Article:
The Jumping Dog
One of the most common complaints I hear from clients is "my dog jumps on me and everyone else." While some people think this is cute (as long as the dog isn't muddy or big enough to knock them over), it doesn't mean the dog loves you and is showing that and it's definitely not behavior you want to encourage. Fortunately, it's behavior that's fairly easy to correct.
You need to help your dog replace the insecure, excited, impulsive jumping behavior with a calm controlled behavior. If you TELL him to sit or down, he's not controlling himself, he's relying on being told what to do, and when he's really excited he may not even hear you. Instead, arm yourself with a toy or a treat before you walk into the house. When the dog comes at you, stand your ground and calmly show him what you have in your hand. If he jumps for it, just move your hand back. Don't say anything. He will see this doesn't work and he will start to think about other options. Just stay calm and quiet, and before you know it your dog will put himself in a sit. Mark that by saying "yes!" and hand him the treat. When he is giving you this behavior right away all the time, you can raise the bar by waiting for him to do something else, like go into a down or move farther away you and give you more space.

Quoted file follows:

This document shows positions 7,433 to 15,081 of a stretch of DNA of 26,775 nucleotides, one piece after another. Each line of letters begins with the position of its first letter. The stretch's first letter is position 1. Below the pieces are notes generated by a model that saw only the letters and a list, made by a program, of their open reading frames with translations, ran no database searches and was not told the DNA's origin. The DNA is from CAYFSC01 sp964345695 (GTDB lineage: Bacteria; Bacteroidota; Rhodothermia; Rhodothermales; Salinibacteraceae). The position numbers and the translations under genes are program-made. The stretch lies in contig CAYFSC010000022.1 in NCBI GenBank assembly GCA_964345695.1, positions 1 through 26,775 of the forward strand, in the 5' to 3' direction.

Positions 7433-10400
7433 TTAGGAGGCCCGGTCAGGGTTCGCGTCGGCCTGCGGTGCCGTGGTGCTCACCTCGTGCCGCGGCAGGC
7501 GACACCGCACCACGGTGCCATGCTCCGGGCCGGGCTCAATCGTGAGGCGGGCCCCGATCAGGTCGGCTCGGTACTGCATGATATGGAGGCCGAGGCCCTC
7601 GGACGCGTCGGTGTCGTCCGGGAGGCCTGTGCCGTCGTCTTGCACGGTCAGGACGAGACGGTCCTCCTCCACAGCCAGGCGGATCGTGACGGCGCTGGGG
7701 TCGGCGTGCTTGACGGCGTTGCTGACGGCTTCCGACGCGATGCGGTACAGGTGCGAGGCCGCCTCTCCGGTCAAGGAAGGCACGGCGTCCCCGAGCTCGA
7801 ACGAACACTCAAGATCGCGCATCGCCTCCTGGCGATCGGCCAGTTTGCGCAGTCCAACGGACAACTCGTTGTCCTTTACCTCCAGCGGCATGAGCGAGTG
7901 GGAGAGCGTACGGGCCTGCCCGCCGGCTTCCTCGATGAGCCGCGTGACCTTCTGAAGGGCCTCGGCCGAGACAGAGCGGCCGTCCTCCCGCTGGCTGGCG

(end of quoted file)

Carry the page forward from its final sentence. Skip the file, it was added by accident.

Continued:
If a dog catches you by surprise and you don't have a toy or treat, cross your hands over your chest and look away from the dog. Don't spin around. That just adds more energy to what's happening and can invite him to jump on your fro behind. Just give him nothing. Once he drops back to the floor, count slowly to 5, then acknowledge the dog with pets and praise. You'll be reinforcing the four-on-the-floor behavior instead of the jumping.
Another exercise you can do is to put your dog on leash and tether the leash to something, like a fence or a heavy piece of furniture. Approach the dog (or have a friend approach if he likes to meet new people and gets excited about it). If he stays calm with all four paws on the floor, see if he'll give you a spontaneous sit. Either way, praise him, pet him, and give him a treat. If he starts jumping, back up so you're just out of range. Just stand there. Don't talk to him, look at him, or engage in any way. When he has all four paws on the floor (or sits), praise him and step forward. If he starts jumping, immediately step back. If he keeps all four on the floor, pet, praise and a treat. You can do this exercise with him throughout the day (releasing him from his tether in between), but don't do it for more than 5 minutes at a time. You don't want him to get bored or frustrated. Just be sure to end with the good behavior each time, even if you only do the exercise once.
If you have a dog who is really hyper and crazy and can't calm down, you need to redirect that energy. Rope toys are great for this. Get a big sturdy one and hold it up until the dog sits. if he tries to grab it just calmly move it back out of reach. Once he's sitting say "yes!" and then ask him to take it. When he grabs it, give him 30 seconds or so of good tugging and then put a treat by his nose and ask him to "give". When he lets go for the treat say "yes" and give him the treat. Then show him the rope and do it again. Now he's getting to work off some of that energy and learn to focus and contain it to get what he wants.